No Thanks

A wedding poem by Zoë Fairbairns

A strange couple
With a man’s name
Have written to say it would give them great pleasure
To have me at the wedding of their daughter
To a one-time lover of mine

No thanks.

But don’t misunderstand.
It was years ago,
I also have another.
Besides, it wouldn’t matter
if the pair were strangers
ratting on a pledge,
or the groom my father
or the bride my dearest friend.
The answer is the same –
I give the greatest pleasure
if I stay away from weddings

(The only wedding I was ever good at
was one between consenting gays,
he with citizenship to bestow
upon her, who wished to stay in the country,
her lady being here.
I behaved well, I wore flowers
If there had been hymns, I’d have sung.)

Normally, though, on these occasions
I am less than an asset.

When a sister I know has happily sensibly fucked with her man for 16 months
glides down the aisle, white as a milk bottle,
my face cracks

When father hauls the girl to the rail,
I lean to the mother on her second greatest day,
and, tender for the tears that give her away,
ask, ‘Weren’t you her parent too, then?
Did you do nothing?’

When the minister dares me to stop the proceedings
by freeing the wife from the attic,
I cry, ‘There was an earlier commitment!
They said they would not do it!’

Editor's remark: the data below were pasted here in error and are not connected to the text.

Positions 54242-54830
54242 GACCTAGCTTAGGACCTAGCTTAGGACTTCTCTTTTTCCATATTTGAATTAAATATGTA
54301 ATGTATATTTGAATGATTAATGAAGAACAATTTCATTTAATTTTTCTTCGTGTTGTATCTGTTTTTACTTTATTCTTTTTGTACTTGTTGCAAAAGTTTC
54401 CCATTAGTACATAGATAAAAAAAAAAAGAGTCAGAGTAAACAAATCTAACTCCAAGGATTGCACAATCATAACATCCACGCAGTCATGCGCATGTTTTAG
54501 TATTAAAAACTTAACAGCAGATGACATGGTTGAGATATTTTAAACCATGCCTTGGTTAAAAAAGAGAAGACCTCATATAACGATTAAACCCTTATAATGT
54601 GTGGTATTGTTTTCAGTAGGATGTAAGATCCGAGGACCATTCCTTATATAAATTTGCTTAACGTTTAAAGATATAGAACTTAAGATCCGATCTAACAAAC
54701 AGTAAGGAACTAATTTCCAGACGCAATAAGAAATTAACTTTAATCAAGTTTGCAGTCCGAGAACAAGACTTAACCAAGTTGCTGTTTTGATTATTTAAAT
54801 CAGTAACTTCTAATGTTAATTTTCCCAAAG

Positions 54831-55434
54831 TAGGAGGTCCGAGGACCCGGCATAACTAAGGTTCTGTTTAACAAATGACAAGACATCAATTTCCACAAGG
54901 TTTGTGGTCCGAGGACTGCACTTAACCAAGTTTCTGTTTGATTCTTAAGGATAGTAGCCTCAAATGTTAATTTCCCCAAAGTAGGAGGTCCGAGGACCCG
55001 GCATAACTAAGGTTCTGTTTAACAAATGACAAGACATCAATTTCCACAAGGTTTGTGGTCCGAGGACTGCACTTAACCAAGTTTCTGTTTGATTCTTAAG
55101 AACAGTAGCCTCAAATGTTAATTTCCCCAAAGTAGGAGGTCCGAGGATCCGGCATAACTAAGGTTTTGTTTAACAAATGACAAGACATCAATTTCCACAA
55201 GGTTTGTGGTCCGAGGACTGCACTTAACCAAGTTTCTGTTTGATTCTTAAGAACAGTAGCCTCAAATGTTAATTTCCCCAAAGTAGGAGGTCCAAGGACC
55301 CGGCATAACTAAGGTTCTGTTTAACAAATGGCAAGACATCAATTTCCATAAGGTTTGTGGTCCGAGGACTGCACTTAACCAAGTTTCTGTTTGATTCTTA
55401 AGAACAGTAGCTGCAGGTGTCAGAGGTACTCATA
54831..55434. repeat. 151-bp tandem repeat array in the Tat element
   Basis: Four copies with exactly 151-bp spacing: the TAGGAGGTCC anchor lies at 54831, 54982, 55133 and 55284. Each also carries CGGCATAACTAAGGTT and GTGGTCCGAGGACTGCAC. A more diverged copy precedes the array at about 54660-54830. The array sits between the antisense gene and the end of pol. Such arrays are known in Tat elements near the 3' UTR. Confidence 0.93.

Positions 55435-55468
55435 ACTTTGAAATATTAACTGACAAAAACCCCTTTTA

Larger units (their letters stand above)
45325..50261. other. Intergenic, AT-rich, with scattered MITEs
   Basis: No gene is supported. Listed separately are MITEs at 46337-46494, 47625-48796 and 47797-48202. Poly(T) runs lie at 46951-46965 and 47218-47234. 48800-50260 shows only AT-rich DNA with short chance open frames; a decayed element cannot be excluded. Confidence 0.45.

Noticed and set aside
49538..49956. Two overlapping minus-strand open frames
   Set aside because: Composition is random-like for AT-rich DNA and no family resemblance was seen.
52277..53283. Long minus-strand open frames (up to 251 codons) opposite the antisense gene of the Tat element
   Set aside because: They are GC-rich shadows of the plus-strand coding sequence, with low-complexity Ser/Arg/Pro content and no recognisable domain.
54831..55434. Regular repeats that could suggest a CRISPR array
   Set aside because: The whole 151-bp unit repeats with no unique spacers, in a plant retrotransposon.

He says, ‘Oh, everyone says that
when they’re scared they won’t be asked.’

And afterwards,
I fix my glittering eye upon the wedding guests
(‘Wasn’t she lovely?’ ‘No-one means it nowadays’
‘It’s nice to get together and look at all the presents’)
and rave of birds chained down to necks of sailors
till death parts them. ‘Enjoy your gifts and moments
some of us do without.’

(You take my point
about staying away?)

No thanks
I won’t come just to the party either
though what a nice suggestion!
I might just park my horse too close, you see,
and, pretending to dance, might scud across the floor
and scoop up bride and groom beneath each arm
and the three of us never be seen again
I might not be able to stop myself.
So you see, if you don’t mind…
or even if you do.

Alternatively of course Zoë Fairbairns thanks you for your kind invitation

And deeply regrets a previous engagement

(first published in One Foot on the Mountain, an Anthology of British Feminist Poetry 1969-1979, Onlywomen Press, 1979)